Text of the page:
Defense Date


Document Type


Degree Name

Doctor of Philosophy


Health Administration

First Advisor

Thomas T. H. Wan


This research developed and tested a conceptual model to explain why higher volumes of certain surgical procedures lead to better patient outcomes. The model incorporated hospital structural characteristics and process of care indicators to explain the volume-outcome relationship. The volume-outcome relationship was further examined longitudinally to determine stability over time and to substantiate the causality implied by the conceptual model.

A sample (n=1752) of acute-care, general hospitals was selected from hospitals that performed, in 1990, at least one surgical procedure on Medicare patients of the following: reduction of hip fracture, cholecystectomy, hip replacement, carotid endarterectomy, and pacemaker insertion. For the longitudinal analysis, the sample size was reduced to 1582 hospitals that performed all five surgical procedures in 1988 and in 1990. The conceptual model was specified as a structural equation model, and was analyzed using LISREL 7. The cross-sectional analysis examined interrelationships among volume, resource availability, average length of stay, structure, process, and outcome. Panel data were used to examine the stability of volume and outcome from 1988 to 1990.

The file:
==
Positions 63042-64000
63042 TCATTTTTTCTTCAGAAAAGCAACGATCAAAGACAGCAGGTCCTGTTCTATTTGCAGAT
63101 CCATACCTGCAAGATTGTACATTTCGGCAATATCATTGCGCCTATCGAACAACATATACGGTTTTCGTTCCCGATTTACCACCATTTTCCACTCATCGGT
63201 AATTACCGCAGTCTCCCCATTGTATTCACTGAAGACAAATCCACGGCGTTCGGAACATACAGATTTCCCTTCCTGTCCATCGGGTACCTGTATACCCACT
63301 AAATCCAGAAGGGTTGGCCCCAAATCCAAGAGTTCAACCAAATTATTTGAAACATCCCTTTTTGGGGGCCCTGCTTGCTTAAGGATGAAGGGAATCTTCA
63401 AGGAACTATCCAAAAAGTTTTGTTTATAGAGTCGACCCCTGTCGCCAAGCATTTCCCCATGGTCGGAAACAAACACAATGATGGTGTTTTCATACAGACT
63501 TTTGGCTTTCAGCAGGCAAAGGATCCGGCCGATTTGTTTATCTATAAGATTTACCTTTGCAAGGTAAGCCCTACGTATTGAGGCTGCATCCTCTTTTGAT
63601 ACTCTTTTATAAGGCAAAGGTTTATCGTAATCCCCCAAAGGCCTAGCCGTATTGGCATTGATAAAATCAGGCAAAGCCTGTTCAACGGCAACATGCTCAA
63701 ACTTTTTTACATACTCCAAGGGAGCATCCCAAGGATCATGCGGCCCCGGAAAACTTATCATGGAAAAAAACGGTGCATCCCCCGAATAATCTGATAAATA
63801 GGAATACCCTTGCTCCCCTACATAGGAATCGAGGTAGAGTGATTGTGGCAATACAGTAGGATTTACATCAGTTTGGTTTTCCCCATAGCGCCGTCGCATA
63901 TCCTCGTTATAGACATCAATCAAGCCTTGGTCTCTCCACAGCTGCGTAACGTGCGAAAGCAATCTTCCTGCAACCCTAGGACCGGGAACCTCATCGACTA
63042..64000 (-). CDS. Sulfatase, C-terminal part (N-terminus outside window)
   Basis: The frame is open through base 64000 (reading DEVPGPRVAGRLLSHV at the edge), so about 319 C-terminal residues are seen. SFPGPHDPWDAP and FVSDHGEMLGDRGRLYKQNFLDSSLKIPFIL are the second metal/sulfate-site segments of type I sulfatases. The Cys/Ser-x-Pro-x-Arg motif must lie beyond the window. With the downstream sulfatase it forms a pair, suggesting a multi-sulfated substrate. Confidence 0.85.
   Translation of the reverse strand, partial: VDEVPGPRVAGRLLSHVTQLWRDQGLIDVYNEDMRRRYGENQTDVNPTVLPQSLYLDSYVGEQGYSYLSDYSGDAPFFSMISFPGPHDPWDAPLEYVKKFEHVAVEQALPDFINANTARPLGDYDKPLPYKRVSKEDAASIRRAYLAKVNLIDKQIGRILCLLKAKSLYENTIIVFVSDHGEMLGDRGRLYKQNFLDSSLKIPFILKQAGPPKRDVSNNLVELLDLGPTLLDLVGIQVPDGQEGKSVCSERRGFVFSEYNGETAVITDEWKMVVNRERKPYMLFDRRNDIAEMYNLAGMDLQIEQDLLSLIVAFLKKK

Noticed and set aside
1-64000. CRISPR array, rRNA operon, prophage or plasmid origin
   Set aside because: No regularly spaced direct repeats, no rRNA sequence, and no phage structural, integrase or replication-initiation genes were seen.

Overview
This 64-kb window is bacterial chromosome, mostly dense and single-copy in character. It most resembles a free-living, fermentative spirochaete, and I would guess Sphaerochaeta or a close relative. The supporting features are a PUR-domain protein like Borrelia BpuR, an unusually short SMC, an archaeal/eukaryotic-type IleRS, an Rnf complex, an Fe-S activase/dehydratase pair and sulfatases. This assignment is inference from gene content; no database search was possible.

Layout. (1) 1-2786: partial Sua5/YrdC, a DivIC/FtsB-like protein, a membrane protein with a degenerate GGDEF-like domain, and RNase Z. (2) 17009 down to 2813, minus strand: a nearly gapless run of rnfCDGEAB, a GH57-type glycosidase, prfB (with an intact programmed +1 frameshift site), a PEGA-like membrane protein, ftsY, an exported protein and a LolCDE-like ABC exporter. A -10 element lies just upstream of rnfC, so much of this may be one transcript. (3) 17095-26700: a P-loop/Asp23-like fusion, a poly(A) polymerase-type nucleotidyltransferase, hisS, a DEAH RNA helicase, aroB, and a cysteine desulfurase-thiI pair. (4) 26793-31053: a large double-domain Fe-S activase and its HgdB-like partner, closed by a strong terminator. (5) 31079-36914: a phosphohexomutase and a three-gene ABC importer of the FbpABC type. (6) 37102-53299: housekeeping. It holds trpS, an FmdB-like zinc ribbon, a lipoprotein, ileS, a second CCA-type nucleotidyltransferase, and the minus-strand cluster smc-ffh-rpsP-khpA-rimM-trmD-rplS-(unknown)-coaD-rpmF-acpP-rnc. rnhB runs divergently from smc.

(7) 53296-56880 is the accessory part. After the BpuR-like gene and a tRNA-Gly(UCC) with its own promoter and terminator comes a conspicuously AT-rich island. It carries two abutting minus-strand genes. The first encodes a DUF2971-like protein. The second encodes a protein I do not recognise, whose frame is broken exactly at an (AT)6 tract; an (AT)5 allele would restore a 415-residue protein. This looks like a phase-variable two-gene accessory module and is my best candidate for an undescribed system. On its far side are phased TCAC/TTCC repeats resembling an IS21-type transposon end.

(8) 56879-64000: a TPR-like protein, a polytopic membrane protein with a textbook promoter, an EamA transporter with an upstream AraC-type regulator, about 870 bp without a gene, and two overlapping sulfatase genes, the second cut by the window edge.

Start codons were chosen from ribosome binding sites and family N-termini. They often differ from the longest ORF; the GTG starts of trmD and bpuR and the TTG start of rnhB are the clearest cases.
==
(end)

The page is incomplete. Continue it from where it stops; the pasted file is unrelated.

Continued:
The hypothesized volume-outcome relationship existed for hip fracture and cholecystectomy, and the effects of structure and process on outcome were significant for hip fracture and hip replacement. No volume effects were detected for hip replacement, carotid endarterectomy, and pacemaker insertion. In all cases, volume, average length of stay, and resource availability had significant influence on the hospital's structure and process of care. Panel data were relatively stable for volume, but unstable for outcome.

The volume-outcome relationship is procedure-specific. For hip fracture and cholecystectomy, the direct effect of volume on outcome is small after taking into account structure and process. The indirect effect of volume leads to inefficient care processes and attenuates the beneficial, direct effects of high volume.


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